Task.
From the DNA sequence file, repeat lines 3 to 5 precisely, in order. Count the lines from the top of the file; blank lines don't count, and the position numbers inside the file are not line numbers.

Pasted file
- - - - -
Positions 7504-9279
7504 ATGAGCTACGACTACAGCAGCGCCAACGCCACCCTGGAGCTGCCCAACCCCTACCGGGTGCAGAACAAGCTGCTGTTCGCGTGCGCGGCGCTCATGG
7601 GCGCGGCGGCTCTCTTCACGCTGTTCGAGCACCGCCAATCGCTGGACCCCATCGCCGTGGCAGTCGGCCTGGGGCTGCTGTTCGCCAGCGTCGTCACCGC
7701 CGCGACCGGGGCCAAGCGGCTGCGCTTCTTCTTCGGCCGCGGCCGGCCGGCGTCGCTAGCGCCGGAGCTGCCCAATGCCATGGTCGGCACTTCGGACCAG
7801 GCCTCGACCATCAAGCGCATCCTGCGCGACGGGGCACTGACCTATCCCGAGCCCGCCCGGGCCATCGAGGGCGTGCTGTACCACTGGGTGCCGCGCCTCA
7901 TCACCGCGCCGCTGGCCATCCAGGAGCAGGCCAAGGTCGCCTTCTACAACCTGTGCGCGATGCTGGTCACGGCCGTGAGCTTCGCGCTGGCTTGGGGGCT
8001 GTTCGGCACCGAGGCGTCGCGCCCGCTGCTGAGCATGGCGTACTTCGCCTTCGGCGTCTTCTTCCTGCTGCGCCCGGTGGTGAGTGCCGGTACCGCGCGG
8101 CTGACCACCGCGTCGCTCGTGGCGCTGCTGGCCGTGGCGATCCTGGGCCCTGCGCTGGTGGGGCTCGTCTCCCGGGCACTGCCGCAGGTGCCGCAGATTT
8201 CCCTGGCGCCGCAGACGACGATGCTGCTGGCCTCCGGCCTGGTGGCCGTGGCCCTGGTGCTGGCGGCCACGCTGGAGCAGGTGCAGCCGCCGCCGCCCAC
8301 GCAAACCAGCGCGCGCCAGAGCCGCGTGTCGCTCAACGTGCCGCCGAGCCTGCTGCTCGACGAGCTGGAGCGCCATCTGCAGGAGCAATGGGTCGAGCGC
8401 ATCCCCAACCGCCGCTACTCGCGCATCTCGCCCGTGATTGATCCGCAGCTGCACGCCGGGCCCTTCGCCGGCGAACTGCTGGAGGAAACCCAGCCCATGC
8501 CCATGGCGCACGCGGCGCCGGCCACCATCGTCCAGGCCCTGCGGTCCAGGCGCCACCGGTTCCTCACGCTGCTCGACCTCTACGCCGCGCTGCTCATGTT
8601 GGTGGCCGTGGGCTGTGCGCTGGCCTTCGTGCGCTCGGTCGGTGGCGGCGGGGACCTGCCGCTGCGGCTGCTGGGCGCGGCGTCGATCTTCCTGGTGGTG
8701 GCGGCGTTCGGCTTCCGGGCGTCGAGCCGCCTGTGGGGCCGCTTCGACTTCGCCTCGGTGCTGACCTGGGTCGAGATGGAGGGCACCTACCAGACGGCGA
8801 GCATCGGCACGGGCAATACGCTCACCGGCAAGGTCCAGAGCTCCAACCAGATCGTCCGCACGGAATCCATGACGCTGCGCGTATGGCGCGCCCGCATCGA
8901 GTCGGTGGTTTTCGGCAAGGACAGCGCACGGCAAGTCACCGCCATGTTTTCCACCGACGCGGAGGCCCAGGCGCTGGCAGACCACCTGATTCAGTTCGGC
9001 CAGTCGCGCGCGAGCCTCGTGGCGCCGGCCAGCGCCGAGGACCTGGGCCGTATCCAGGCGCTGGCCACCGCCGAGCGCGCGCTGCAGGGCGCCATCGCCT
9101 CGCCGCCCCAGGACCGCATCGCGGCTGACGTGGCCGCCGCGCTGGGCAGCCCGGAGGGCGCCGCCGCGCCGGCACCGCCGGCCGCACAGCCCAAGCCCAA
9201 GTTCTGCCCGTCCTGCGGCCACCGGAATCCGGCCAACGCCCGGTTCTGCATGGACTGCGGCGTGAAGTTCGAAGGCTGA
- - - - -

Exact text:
7601 GCGCGGCGGCTCTCTTCACGCTGTTCGAGCACCGCCAATCGCTGGACCCCATCGCCGTGGCAGTCGGCCTGGGGCTGCTGTTCGCCAGCGTCGTCACCGC
7701 CGCGACCGGGGCCAAGCGGCTGCGCTTCTTCTTCGGCCGCGGCCGGCCGGCGTCGCTAGCGCCGGAGCTGCCCAATGCCATGGTCGGCACTTCGGACCAG
7801 GCCTCGACCATCAAGCGCATCCTGCGCGACGGGGCACTGACCTATCCCGAGCCCGCCCGGGCCATCGAGGGCGTGCTGTACCACTGGGTGCCGCGCCTCA